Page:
The government officials and (government-approved) researchers said that climate change was a serious problem and that China’s emissions were far too high. China’s emissions had to level off and come down. This would require strong policies that were efficient and effective; the speakers discussed various options, describing how they would work, and how much they would bring emissions down by, and where and when.
This is not what many governments say. Generally they focus on making their existing policies and targets sound much better than they are while coming up with reasons why other countries should do more (Australia has perfected this to the extent that it seems to be what federal ministers and bureaucrats dedicate their climate time to). Yet the Chinese officials did not pretend their existing policies were enough, nor did they mention any other country. The impression I took away was of smart technocrats who have been given a task to do – bring down emissions over time – and intend to do it.
If this is genuine, it will be the single most important factor influencing the climate. China’s annual emissions are the world’s highest and are rising, but China has not committed to reduce emissions until 2030. The Middle Kingdom could fry the planet on its own if it does not make sweeping changes, and fairly soon.
The possibility that China may do exactly that is exciting, but it made me ponder the value of democracy – the Chinese regime may be able to use all the advantages of not being one to protect the climate. Most representative democracies have failed to act on climate change with anything like the urgency that scientists recommend. Such governments have to look to the next election, three to five years away, and are slaves to opinion polls. They have to manoeuvre policies through difficult parliaments. They may face oppositions who finance populist campaigns to minimise action on emissions. They face a hyper-liberal internet, where a scientist’s view on climate change is less convincing than that of an aged white man with a temperature gauge. I’ve seen the effects of all this as a journalist in Parliament House.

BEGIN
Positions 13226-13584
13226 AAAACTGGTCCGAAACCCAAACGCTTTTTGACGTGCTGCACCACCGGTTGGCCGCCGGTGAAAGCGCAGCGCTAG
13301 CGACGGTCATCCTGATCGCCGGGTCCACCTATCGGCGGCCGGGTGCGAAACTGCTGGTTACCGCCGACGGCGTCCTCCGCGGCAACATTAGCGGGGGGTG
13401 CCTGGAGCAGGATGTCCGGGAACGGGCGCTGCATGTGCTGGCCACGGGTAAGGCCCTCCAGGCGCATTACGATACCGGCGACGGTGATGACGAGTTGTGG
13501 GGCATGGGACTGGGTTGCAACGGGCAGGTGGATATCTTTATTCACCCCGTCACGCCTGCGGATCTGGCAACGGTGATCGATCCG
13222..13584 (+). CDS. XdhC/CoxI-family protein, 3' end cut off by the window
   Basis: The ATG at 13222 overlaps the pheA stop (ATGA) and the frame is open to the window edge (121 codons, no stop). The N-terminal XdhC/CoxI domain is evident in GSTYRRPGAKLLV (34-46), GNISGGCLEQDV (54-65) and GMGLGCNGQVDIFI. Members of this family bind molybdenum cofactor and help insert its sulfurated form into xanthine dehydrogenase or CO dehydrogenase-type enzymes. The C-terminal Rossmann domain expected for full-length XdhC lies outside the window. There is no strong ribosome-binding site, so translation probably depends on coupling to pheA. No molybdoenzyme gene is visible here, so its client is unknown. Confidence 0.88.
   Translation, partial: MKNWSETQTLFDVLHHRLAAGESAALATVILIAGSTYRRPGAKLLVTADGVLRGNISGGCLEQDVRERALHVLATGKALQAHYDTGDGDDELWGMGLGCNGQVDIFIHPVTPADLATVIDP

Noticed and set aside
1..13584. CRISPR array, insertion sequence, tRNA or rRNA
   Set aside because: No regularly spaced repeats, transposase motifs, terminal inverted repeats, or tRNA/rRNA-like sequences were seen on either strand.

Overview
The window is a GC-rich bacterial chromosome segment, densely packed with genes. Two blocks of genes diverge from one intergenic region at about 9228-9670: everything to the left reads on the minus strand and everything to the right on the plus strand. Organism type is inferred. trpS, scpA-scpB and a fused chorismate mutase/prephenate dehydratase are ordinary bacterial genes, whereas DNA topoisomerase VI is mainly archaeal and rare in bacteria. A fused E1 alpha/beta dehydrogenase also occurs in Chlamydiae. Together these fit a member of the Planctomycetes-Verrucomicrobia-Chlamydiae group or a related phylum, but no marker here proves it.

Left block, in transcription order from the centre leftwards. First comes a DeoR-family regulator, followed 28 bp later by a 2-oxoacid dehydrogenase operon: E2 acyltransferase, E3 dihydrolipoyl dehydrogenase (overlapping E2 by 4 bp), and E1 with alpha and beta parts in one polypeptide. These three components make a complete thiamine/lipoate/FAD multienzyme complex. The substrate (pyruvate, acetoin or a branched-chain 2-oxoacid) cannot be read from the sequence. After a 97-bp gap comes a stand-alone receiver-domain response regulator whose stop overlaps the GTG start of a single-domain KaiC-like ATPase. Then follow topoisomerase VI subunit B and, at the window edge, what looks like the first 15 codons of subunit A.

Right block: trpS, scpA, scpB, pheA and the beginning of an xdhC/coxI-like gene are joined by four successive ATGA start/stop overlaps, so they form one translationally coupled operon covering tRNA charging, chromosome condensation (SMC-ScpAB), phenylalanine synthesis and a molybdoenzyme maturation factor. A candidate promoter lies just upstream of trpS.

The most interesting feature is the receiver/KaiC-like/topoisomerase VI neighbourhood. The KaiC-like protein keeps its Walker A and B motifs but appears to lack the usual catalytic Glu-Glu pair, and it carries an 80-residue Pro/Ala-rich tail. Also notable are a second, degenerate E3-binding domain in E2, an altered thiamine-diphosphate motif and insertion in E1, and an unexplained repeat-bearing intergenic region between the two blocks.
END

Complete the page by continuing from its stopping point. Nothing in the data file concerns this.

China faces none of these obstacles.
To be clear, China’s emissions are very high, and so far it has proved no more successful at reducing them than democracies. But China’s age of ascendancy is just beginning. We may enter an era where China will be the world’s largest economy and will lead the world in reducing pollution. It may be a clean superpower, or the clean superpower, while Western countries sink into a grand post-imperial decline. This is in keeping with the future imagined by French author Michel Houellebecq (although he’s more interested in Islam than China). His novels imagine the West as on the slide, under threat, its values no longer fashionable as Western countries are swamped by other cultures and religions. It’s certainly clear from the French media and recent regional elections that some French people feel their way of life is under threat from ‘the other’.